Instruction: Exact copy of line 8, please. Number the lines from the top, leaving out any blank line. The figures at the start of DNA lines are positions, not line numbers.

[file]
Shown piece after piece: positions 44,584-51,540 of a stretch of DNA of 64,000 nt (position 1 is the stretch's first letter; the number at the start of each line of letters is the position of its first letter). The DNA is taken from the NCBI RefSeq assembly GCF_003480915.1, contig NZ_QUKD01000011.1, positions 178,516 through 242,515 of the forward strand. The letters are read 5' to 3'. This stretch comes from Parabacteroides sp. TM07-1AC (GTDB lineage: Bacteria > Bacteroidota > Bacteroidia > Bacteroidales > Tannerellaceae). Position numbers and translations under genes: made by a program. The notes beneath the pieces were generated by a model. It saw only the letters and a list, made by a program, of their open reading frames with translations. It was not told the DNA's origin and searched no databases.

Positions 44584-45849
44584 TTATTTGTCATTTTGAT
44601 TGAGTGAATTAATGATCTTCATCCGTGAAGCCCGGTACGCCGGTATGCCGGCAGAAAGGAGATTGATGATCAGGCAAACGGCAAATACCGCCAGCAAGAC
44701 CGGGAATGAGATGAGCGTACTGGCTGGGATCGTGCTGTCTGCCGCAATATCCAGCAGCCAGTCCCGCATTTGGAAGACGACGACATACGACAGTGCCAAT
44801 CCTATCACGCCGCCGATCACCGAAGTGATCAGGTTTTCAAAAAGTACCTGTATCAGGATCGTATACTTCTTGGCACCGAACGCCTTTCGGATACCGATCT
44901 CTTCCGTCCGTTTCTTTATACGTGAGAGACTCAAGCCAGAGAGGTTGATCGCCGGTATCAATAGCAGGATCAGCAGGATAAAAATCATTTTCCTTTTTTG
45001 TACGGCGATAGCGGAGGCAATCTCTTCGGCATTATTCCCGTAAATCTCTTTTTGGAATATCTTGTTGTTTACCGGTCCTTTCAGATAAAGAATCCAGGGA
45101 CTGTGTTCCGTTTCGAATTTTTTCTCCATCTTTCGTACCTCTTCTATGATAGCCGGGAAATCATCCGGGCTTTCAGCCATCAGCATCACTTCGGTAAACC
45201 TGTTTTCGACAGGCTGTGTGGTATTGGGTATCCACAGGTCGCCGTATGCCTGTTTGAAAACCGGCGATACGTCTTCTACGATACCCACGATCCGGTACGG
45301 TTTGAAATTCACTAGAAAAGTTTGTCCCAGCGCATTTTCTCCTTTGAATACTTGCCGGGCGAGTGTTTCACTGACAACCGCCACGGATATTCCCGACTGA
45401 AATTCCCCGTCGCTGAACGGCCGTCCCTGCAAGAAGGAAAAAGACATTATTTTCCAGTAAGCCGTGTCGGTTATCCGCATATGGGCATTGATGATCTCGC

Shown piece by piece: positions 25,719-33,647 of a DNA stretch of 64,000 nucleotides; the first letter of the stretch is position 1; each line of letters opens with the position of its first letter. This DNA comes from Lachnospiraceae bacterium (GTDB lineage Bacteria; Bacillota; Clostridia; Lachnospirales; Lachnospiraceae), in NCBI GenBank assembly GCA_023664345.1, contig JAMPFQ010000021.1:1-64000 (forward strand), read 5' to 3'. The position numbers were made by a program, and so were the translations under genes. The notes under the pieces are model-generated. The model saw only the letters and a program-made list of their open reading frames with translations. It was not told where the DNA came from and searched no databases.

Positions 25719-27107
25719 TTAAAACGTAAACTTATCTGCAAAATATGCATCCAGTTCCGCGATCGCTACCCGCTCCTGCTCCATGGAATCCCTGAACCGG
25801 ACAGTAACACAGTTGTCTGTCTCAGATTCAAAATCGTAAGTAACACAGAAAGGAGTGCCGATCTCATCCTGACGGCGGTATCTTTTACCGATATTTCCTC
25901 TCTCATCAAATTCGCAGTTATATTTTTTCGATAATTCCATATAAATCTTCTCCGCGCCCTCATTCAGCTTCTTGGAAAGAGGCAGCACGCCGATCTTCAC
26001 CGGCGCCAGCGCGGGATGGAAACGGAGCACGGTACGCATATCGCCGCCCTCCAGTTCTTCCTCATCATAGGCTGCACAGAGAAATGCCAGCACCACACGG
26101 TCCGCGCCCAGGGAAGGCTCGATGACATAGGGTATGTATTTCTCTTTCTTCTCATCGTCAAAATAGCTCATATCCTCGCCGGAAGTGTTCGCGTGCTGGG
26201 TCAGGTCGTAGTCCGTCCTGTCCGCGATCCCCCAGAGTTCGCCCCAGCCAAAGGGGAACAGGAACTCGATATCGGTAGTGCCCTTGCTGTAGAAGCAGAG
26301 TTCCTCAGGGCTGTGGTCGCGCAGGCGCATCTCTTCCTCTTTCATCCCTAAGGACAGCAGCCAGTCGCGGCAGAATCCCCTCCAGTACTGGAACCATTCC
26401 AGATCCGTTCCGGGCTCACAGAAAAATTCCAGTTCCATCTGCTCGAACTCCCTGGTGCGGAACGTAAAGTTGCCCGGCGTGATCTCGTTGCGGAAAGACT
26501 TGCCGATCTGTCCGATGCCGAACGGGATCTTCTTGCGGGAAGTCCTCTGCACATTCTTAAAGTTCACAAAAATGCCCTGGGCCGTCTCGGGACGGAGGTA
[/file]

45001 TACGGCGATAGCGGAGGCAATCTCTTCGGCATTATTCCCGTAAATCTCTTTTTGGAATATCTTGTTGTTTACCGGTCCTTTCAGATAAAGAATCCAGGGA